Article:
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4 81.9 18.9 33.a.a.4 72. n.8 11.1 0.9 99.7 99. n.1 0.a. n.2 68. 67.a. 15-64 years old.9 88. Statistical Tables 145 .a.1 n.2 80. % Maternal Adolescent M ale mortality per fertility per 100.9 99.1 0.9 36.a.a.1 0.a.5 54. n.1 75.9 99.1 14.6 57.9 49.4 56.a.9 85.2 26.5 30.4 78.a.5 54. n.a.7 88.7 n.a.4 51.7 42.1 0.a.a.1 37.4 22.5 51.a.1 11. 94.9 99.a.9 102. 41. n.a.000 women births aged 15-19 Sri Lanka 39. n.4 26.7 50.6 44.6 n. n. n.0 37.Table A7: Components of the Gender Inequality index District/sector Women’s reproductive Parliamentary representation At least lower secondary Labour force participation health education.a. age 25 years rate.1 Sources: Computations by the reportteam of the Institute of Policy Studies of Sri Lanka using Department of Census and Statistics of Sri Lanka 2007a.1 20 20 0.6 60.a.9 99.0 9.9 94. n.a.3 82. n.1 42.7 51.1 54.a.8 46. n.2 40.5 83.a.9 34.a.9 70.7 32.9 59.3 41.2 48.5 81.a.1 0.a.2 79.9 99.5 78.4 79.4 55.7 40.1 0.8 57.a.9 35.5 n.9 60.4 35.7 54.1 0.0 n. 38.1 37.2 31. n. Department of Elections of Sri Lanka 2011.1 40.3 60.3 30.9 99.7 26.8 77.3 11.5 18.8 74. n. 80.2 Female Male Female Male Female 5.3 83.2 45.3 70.6 21.a. 35. % and over.0 37. n.9 99. 24.8 39.6 35. 78.1 0. n.0 84.a.2 76.7 42.4 82.9 n. 34.7 n.1 47.5 51. 17.0 47.9 99.a. n. n.3 0.2 34.6 51. n.8 68.7 14.a.a. n.2 48.8 46.0 33. n.a.6 58.a.9 80 80 99.1 80.9 85.a.1 0.9 n.7 26.7 23.3 44.8 54.8 33.a.7 36.2 63. n.8 79.9 99.a.8 55.4 n.a.2 53.0 58.1 14. n.3 11.a. 47. n. 39.7 88.a.0 n. n. 44.9 99.9 23.8 n.2 40.2 39.6 29.8 56.6 n. 5.8 53.1 0. and Institute of Policy Studies of Sri Lanka and United Nations Development Programme 2010.1 0.3 Urban Rural Estate Colombo Gampaha Kalutara Kandy Matale Nuwara Eliya Galle Matara Hambantota Jaffna Killinochchi Mannar Vavuniya Mullativu Batticaloa Ampara Trincomalee Kurunegala Puttalam Anuradhapura Polonnaruwa Badulla Monaragala Ratnapura Kegalle n.2 52.9 24.9 40.9 33.8 62.000 live 1.1 0. n.4 42.1 0. n.1 0. 2009e and 2010c.2 n.8 42.5 53.9 99.5 n.a.0 61.4 20.a.8 85.a. n.4 81. 71.8 40. n. n.a.a.9 99.a.5 43.9 99.7 59.8 44.9 99.6 58.6 85.1 11.

9 16.341 1.135 1. n.7 1.861 2. Land and Households Population (‘000). n.664 3.1 4 4. 3777 1623 720 746 255 446 670 661 229 658 129 55 93 61 208 153 148 338 270 125 133 313 80 348 485 Western Central Southern Northern Eastern Uva North Western Kurunegala North Central Anuradhapura Sabaragamuwa Ratnapura Source: Department of Census and Statistics of Sri Lanka 2010b.653 n.a.2 1.a.2 4.952 1.0 1.404 n. 1.a.2 26.6 1. n.a.084 839 571 611 156 104 174 148 543 644 374 1.563 779 830 410 886 440 1.222 2.6 1.529 4.8 4. 2009-2010 Province District/sector Land extent.8 0.1 20. n.9 24.2 27.4 1. 2. n.0 -3.123 246 575 601 293 348 128 190 277 203 144 128 n.236 1. 26.1 25.a.8 1.1 1.4 21.2 22.685 20.0 3.6 329 n.1 4.3 4 4.431 497 761 1. n.a.a.3 21.9 0. 1.a.610 4.6 0.a. 146 sri lanka Human Development report 2012 .a 4.a.624 2.249 n.3 n.a. Total Male Female Total Female-headed Household size Population Population square households households growth rate. 4.415 2.a. n. 16.a. density kilometres (‘000s) % 2009-2010 (persons per square kilometer) Sector Sri Lanka Urban Rural Estate Colombo Gampaha Kalutara Kandy Matale Nuwara Eliya Galle Matara Hambantota Jaffna Killinochchi Mannar Vavuniya Mullativu Batticaloa Ampara Trincomalee Puttalam Polonnaruwa Badulla Monaragala Kegalle 62.a.270 2.177 1.880 1.617 1.4 3.a.077 2. 2010 Households.4 24.576 19.1 0.a. 676 1.9 3.9 1.2 23 27 22.1 1. 1.125 818 10.247 1. n.4 22. 133 143 79 424 212 216 107 220 120 286 215 23.1 0.9 3.2 4 4.3 n.114 574 733 249 382 557 432 286 321 77 50 89 76 281 328 188 789 392 407 196 446 215 557 418 5.4 0.1 4.a.0 n.a. n. n.2 1.Table A8: Demography.a.a.9 4 4 3.4 22.a. n.117 1.079 711 4.2 1.6 0.a.508 3.3 4.a.7 3.2 22.1 4 3.94 n.1 23.8 3.3 1.7 4 4. n.3 0.706 1.306 1. 39. n.705 n.8 25.8 21.a. and Central Bank of Sri Lanka 2011. n.8 28 25.a. n.5 20.a.4 21.882 6.827 5.4 n.9 1.553 2.1 1.4 n.496 929 1.1 4.063 561 698 248 379 527 407 285 290 79 54 85 72 262 316 186 774 387 423 214 440 225 568 400 10.205 1. 2011b and 2011d.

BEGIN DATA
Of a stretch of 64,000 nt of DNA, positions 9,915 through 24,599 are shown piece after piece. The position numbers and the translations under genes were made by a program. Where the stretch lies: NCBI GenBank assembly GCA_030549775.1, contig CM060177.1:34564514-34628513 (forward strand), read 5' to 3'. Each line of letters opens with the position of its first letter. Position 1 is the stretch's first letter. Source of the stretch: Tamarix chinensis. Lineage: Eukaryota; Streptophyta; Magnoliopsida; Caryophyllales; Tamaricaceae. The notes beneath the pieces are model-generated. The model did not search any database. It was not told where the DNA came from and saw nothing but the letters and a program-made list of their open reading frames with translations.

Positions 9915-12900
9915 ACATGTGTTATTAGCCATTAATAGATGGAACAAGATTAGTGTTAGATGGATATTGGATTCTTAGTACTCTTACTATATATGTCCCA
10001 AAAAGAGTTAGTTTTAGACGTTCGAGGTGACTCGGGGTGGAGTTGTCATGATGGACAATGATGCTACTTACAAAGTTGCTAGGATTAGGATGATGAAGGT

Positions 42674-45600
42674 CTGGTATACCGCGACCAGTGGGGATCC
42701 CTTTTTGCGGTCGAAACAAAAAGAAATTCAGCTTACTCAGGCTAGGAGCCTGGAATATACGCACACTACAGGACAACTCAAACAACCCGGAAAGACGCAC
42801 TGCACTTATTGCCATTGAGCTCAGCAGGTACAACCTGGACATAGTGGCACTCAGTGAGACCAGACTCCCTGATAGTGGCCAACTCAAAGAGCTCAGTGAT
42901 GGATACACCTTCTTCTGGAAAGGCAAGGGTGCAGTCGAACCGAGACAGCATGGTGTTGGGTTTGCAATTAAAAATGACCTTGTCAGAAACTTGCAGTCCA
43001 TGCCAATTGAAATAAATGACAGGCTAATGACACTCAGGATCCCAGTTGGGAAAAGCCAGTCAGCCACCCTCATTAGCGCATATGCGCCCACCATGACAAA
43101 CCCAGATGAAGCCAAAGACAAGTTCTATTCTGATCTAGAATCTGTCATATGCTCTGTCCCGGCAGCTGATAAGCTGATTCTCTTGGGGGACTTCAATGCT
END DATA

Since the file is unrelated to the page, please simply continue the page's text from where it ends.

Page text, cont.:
8 Central Southern Northern Eastern North Western North Central Uva Sabaragamuwa Notes: *Due to the abnormal situation in the Northern Province. 28.4 242. 73.5 11.3 73. n.9 11 11.5 72. n.a. 70.8 39.85 75. Sources: Central Bank of Sri Lanka 2011. n.5 68.8 40.9 44.4 45.a.8 75.5 14.2 n.3 n.7 5. n.5 76. n. 71.a.a.a.15 77. 66.a.5 172.2 14. n.3 40.a.a. 122.9 172.a.3 3.75 74.9 n.a.6 12.2 35.1 168.a.a.a.5 n.9 69.1 5. n.6 73 n. 8.5 77. 9. n.4 50. n.9 71. n.7 40.a.4 82.Table A9: Crude Death Rate.5 73.5 4. n.1 77.7 169.6 72.5 180.9 n.a.3 15.3 12.3 73.a.7 78. n.a.4 5 6.4 80.7 70.3 163.a.9 13.8 10. 179. n.2 72 72.9 76. n.a.8 70.6 n. n.3 163.1 10.a. n.a.a. and Gunasekara 2008.a.4 14.9 n.2 3. n.5 74.6 n.a.3 5. n.a.9 198.9 80. n.2 9.a.a.5 5.000 with persons and above) any disability mental disability Sector Western Sri Lanka Urban Rural Estate Colombo Gampaha Kalutara Kandy Matale Nuwara Eliya Galle Matara Hambantota Jaffna Killinochchi Mannar Vavuniya Mullativu Batticaloa Ampara Trincomalee Kurunegala Puttalam Anuradhapura Polonnaruwa Badulla Monaragala Ratnapura Kegalle 6.a.000 with 10.8 41.a. n.6 68. n.2 n.a.a. n.4 200. n. n.35 73.7 67.a.a.1 72.6 6.1 9.a.7 39 27.5 69. and Disabled and Elderly Populations Life expectancy at birth.1 6.6 75. n.8 149. 61.a.a.2 4.8 n.3 13.5 n. n.3 15.95 76.a.9 5.8 12.8 173.8 5.7 8. Department of Census and Statistics of Sri Lanka 2011f. 2002 Province District/sector Crude death Total Male Female % of elderly Number of Number of rate per population people per people per 1. n.2 4.8 12.a.8 59* 4.7 152.9 74.1 71. 66. 42.8 70.a. Life Expectancy. n.a.4 5. n.9 75.2 78 78. n.4 80 12.45 74 71.1 35.4 80.a.2 34.a.a.a.1 66. n.a.3 10.6 4.a.95 79.2 3.a.2 76.7 167.45 76. deaths were registered in Mullaitivu District in 2010.a. 143.8 138.15 74. n.5 78.1 36.9 75.2 75 77.4 n.6 6. n.4 80.9 162.3 6 7.45 71.3 57. n.3 8.3 n.5 64.2 n. Statistical Tables 147 .a. 39. 6.000 (aged 60 10.7 8.a.7 4.3 3.3 68.3 70. n.25 68.